The concept behind Elah Hale’s newest EP “Room 206”, was born in her university dorm room – a place that felt special and homelike. Fittingly so, there’s an air of candid authenticity that comes with the rising pop stars’ debut, as across the record we see her draw influence from the small spaces she occupied on her journey towards finding independence. Sonically, “Room 206” feels delicate, free-spirited and reminiscent – with each track detailing a personal memory of Hale’s, as she thematically grapples with ideas of identity and belonging.
Little did the budding musician know back then, that the songs she wrote in that special room would catapult her towards turning her musical dreams into a reality in no time at all. It was in that same room that Hale signed her publishing deal, and eventually a record deal with mammoth label Interscope. Consequently, the pivotal decisions she made catalysing her departure from university, with the young songstress leaving school in her peripheral to focus on making music full-time.
Here we are a year later, with Hale’s debut offering buzzing in a big way, and we can’t help but feel intrigued by the native New Yorker’s cleverly forged path to creative self-realisation. So, below, NBGA grabbed the chance to quiz Hale about the records’ creative process, it’s nuances and it’s overarching artistic vision. With Hale’s debut marking out the territory for her to grow and progress as an artist, you won’t want to let this talented singer-songwriter slip beneath your radar! After all, she’s just getting started!
Hey Elah! Can you tell us a little bit about yourself – your heritage, where you grew up and how you got into making music?
I grew up in New York City, I lived in the east village until I was seven, then I moved to Park Slope with my mom. I started making music because of my parents, but Hannah Montana also takes some credit (I thought she was the epitome of cool).
Today marks the release of your debut EP “Room 206”. You left university last year to pursue music full-time. What’s the most valuable thing you learned from making that decision?
I think leaving college really forced me to trust my own decisions wholeheartedly. The second I left, I had to make a series of decisions that would have a long-standing impact on my future. I had to learn really quickly to trust my intuition in situations I had never been in before. I’ll admit, it was pretty scary but the decision in avertedly forced me to cultivate self-belief.
Is there a particular significance behind the EP’s name; “Room 206”?
“Room 206” was actually my sophomore dorm room number. It was such a beautiful room, I made so much art in there, and so many life-changing decisions. I wrote the EP in that room, and also signed both my publishing deal and record deal in there. I was so lucky to have a room that I felt so at home in, as well as a roommate that was an amazing support; it’s one of my fonder memories of college.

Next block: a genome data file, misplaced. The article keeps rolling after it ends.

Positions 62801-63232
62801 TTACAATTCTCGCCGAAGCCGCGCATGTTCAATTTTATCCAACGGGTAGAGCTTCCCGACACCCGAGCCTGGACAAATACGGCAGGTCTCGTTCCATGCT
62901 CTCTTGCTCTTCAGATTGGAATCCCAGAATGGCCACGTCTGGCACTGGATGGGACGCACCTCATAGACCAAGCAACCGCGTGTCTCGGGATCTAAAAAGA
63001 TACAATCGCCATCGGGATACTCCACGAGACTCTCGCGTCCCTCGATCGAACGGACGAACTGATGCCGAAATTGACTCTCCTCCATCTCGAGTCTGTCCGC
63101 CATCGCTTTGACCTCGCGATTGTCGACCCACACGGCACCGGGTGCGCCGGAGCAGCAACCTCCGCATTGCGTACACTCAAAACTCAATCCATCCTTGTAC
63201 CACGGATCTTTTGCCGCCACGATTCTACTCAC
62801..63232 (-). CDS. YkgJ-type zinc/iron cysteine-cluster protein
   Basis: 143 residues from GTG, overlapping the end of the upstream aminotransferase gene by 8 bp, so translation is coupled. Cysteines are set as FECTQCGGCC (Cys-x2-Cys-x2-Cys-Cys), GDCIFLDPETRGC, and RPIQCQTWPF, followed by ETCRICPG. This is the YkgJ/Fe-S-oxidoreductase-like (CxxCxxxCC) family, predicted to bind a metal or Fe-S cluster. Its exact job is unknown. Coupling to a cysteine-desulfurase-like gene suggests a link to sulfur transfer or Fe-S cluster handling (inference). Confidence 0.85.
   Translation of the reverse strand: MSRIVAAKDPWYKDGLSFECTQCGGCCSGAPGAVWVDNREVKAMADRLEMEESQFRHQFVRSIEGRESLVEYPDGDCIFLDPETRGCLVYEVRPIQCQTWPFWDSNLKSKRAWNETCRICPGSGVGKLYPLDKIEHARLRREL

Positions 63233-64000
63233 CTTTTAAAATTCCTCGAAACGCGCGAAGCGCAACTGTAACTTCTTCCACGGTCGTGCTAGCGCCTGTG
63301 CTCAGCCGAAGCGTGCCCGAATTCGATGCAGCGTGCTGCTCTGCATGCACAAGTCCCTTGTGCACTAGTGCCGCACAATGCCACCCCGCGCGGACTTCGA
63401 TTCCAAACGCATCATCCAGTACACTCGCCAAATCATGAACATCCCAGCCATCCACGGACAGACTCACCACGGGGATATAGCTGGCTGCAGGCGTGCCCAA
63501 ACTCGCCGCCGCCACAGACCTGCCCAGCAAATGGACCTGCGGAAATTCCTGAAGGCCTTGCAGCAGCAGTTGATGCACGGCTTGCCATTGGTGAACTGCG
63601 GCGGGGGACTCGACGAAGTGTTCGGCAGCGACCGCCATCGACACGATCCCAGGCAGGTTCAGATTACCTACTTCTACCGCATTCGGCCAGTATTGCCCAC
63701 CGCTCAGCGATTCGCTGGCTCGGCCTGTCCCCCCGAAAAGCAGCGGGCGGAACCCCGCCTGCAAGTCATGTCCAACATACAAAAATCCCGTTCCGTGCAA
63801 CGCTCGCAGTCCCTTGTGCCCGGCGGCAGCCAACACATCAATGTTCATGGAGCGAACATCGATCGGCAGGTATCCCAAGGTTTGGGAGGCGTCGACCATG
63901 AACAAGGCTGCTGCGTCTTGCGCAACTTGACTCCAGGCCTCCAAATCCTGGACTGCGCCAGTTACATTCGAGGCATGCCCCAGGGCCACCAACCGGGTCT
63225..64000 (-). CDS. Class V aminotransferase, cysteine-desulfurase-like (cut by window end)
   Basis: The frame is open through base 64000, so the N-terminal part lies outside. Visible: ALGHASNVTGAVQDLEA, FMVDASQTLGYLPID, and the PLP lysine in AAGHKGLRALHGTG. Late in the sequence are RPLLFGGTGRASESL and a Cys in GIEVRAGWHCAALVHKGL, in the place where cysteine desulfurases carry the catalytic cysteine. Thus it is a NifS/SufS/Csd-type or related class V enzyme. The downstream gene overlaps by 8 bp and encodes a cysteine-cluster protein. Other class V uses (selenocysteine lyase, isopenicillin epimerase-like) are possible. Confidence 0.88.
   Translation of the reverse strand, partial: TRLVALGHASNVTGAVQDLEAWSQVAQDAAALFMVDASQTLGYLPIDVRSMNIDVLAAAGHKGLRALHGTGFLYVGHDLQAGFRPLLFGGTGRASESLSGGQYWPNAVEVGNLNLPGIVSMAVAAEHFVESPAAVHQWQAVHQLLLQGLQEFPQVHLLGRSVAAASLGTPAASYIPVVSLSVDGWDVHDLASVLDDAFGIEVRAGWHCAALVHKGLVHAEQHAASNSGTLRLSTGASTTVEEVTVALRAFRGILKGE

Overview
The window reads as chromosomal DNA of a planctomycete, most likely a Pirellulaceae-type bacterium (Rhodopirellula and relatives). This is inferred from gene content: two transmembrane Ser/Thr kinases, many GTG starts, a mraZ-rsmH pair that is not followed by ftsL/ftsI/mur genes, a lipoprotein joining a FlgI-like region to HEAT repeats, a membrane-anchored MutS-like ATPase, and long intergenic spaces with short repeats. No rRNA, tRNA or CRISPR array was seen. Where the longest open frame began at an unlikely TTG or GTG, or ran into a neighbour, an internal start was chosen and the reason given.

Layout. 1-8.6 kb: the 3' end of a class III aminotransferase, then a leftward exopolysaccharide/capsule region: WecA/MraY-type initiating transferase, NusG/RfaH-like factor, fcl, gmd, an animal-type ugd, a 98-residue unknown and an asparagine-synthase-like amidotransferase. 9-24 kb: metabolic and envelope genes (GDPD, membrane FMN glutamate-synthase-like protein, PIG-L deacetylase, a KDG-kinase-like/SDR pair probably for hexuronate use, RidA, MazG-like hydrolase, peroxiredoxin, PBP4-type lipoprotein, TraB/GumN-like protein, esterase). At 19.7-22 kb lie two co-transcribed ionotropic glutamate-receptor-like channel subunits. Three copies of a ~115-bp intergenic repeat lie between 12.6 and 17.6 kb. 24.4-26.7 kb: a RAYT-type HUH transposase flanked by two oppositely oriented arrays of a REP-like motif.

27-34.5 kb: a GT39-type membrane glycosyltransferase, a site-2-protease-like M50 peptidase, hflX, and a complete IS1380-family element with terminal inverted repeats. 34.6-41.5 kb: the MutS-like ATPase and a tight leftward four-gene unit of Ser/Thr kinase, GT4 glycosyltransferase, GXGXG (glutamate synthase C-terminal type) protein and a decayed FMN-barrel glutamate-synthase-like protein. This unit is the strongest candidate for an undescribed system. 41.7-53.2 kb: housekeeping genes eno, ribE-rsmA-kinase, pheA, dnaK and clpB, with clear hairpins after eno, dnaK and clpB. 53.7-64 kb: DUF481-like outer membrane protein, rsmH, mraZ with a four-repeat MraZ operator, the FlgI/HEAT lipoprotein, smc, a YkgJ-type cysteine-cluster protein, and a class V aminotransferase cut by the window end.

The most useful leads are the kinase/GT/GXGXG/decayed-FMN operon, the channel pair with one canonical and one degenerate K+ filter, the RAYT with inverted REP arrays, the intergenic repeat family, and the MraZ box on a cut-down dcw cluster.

What was the creative process behind recording the project like? Were there any challenges, eureka moments, or sentimental recording sessions you can tell us about?
I think I embraced the challenge of working with new producers in new cities for the very first time with this project. It was such a privilege to get to work with the producers I did. Whilst recording, I felt like my life was completely different, like every single door had suddenly opened up and that I could finally make music without any restraints.
How did you go about identifying the sound you wanted to explore with “Room 206”?
I guess everything felt new, for one it was the first time I was going to the studio without having to pay for it out of my own pockets. I was also working with people I didn’t know for the first time which felt totally new. For that reason, I don’t think I identified a specific sound when going into the EP process, I just went with what felt natural and came out with “Room 206” quite organically.
The EP cover was designed by the super talented sculpturist PJ Harper. Can you tell us about how you guys linked up for the collaboration and your artistic vision for the cover?
PJ is so amazing! I’d been a huge fan of his for-a while. When we we’re trying to figure out the cover, I had the initial idea of doing some sort of self-portrait sculpture. We all got on the phone and talked about it, and PJ – thankfully – wanted to be a part of every step of the process.
What would you say is the overarching message of “Room 206”? What do you want listeners to take away from this record?
I think I want people to feel a sense of familiarity. I want people to take away shared memories, to be reminded of relationships, friendships and everything in between.
Is there any one song on the EP that stands out to you more than the others?
I think they all individually hold a really special place in my heart.
Lastly, – aside from music – is there anything you’re excited to get back to doing once we’re free to go out again?
I’m super excited to go out again! I’m honestly most excited to just hang out with my friends in the summertime – hopefully we get the chance to do so soon.